Multiple personalities, meaning & will-to-power

Asher, however, is not part of a typical influencer collective. He is one of many members of a 29-person “system,” all of whom share a single body, brain, and life. Each person, or “alter,” in the system is a distinct form of consciousness. This group of identities live together in the body of a 31-year-old man diagnosed with dissociative identity disorder (DID), previously known as multiple personality disorder. The A System’s account — by far the biggest in the DID TikTok community — has amassed 1.1 million followers since February 2021.

Input: Inside TikTok’s booming dissociative identity disorder community

There’s a character in Doom Patrol with 64 personas / alters – Jane – and although her experience is partially supernational, the origins of her alters are in respons to trauma, which is the popular understanding of the phenomena. But is this something which instead might be cultivated or implanted, and how would that work socially? How would your family react if “you” decided to branch off an alter just for dealing with familial relations, along parameters that “you” have some initial control over – more caring, less truculent, prouder? The book A Memory called Empire touches on this, with lineages of implanted personas who inhabit sequential persons, providing knowledge and experience, but also forcing “the main” to come to terms with the voices in her head.

Over time, groups that drank together would have cohered and flourished, dominating smaller groups—much like the ones that prayed together. Moments of slightly buzzed creativity and subsequent innovation might have given them further advantage still. In the end, the theory goes, the drunk tribes beat the sober ones.But this rosy story about how alcohol made more friendships and advanced civilization comes with two enormous asterisks: All of that was before the advent of liquor, and before humans started regularly drinking alone.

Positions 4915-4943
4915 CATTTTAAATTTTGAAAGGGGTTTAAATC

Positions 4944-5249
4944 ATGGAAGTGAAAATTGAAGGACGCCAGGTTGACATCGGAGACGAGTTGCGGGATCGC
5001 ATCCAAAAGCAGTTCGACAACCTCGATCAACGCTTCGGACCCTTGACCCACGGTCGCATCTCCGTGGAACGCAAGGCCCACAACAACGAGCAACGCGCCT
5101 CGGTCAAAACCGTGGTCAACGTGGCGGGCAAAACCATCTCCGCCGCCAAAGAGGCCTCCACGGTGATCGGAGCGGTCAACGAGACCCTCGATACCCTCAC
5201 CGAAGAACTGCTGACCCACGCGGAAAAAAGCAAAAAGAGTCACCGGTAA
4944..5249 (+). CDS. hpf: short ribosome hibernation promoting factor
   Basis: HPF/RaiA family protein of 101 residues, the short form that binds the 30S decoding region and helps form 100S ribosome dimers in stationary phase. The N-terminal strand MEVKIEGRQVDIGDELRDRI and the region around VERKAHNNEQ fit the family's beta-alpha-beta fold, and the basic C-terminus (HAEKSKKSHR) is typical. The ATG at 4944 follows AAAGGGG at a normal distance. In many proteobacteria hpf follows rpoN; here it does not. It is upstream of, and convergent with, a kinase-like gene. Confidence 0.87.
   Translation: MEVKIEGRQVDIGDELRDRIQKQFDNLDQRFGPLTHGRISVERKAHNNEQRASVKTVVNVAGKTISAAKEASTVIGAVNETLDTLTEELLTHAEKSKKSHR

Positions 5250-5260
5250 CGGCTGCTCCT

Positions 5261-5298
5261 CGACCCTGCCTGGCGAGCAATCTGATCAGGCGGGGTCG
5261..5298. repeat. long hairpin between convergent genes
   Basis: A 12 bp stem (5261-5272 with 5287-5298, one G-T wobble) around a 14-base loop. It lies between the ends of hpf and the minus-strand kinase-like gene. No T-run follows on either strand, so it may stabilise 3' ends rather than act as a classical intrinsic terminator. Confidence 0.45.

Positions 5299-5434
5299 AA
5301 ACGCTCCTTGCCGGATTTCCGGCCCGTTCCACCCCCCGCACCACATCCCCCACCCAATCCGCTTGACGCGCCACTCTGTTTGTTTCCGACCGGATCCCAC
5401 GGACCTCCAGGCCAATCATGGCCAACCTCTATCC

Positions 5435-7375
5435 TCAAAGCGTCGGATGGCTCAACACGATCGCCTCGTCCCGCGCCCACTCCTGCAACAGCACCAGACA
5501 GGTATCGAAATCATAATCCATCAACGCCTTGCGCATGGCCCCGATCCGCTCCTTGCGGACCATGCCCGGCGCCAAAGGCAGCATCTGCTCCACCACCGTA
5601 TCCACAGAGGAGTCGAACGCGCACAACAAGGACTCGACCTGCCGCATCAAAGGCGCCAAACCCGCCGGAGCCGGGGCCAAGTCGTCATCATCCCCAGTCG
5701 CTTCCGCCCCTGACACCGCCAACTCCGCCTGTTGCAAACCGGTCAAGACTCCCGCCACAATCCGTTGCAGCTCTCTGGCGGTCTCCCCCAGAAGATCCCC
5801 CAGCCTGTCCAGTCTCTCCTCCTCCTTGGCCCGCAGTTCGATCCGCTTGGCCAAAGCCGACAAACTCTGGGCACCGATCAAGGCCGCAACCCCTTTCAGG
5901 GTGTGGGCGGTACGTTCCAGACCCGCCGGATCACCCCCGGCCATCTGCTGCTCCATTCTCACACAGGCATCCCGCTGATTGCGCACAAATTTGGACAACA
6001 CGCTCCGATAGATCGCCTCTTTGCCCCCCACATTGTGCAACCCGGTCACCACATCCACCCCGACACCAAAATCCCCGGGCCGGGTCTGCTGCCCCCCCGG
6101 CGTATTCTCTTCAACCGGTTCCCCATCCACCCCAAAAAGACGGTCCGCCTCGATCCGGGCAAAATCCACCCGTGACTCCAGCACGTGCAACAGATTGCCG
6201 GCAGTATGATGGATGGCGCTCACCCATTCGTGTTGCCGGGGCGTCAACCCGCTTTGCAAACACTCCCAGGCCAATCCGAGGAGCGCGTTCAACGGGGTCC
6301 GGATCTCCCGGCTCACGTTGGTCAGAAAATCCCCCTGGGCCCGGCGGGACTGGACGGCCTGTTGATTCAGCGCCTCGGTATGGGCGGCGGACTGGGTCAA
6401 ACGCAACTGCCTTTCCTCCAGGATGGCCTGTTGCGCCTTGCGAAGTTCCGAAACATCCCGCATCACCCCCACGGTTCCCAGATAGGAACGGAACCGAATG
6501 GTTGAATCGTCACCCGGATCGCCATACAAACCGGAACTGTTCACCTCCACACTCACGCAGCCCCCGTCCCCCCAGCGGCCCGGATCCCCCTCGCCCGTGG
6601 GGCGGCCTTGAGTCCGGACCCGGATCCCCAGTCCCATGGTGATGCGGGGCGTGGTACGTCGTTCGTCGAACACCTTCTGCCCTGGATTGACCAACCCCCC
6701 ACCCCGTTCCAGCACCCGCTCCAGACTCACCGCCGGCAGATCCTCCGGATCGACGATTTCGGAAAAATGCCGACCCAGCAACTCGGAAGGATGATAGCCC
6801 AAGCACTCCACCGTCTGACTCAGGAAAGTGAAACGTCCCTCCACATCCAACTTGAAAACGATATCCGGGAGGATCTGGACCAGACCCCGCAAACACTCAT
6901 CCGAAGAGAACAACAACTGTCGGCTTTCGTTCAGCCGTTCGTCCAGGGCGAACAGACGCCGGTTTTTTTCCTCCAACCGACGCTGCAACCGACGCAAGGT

The Atlantic, Kate Julian: America Has a Drinking Problem

As a teenager alcohol was not so much a door of perception as a a second story window you had to climb through to act in forbitten ways, but as an adult it’s clear that for many it’s the only legal way to selfmedicate out of a depression –  SSRI:s and the like notwithstanding. I’m not sure what the movie Druk / Another Round was trying to make about alcohol – it’s about four middle-aged men who experiment with being constantly buzzed to bring joy back into their lives – but getting stuck with addiction or bad habits because you’ve confused the means to happiness with happiness itself is a real thing; be it laziness or full blown substance abuse.

I was surprised to learn that Neville hadn’t attempted to interview Argento for the film. The lead-up to Bourdain’s suicide, he explained, is “like narrative quicksand. People think they want to know more, but you tell them one thing more, and they want to know ten more.

The New Yorker, Helen Rosner: A Haunting New Documentary About Anthony Bourdain

I only vaguely know of Bourdain as a darling media figure, but I didn’t know that he became famous at the same age that I’m at right now. Somehow famous people show up fully formed in my field of view, and I don’t reflect on where they came from or who they are beyond their public persona. I guess I’ll have to watch the documentary now.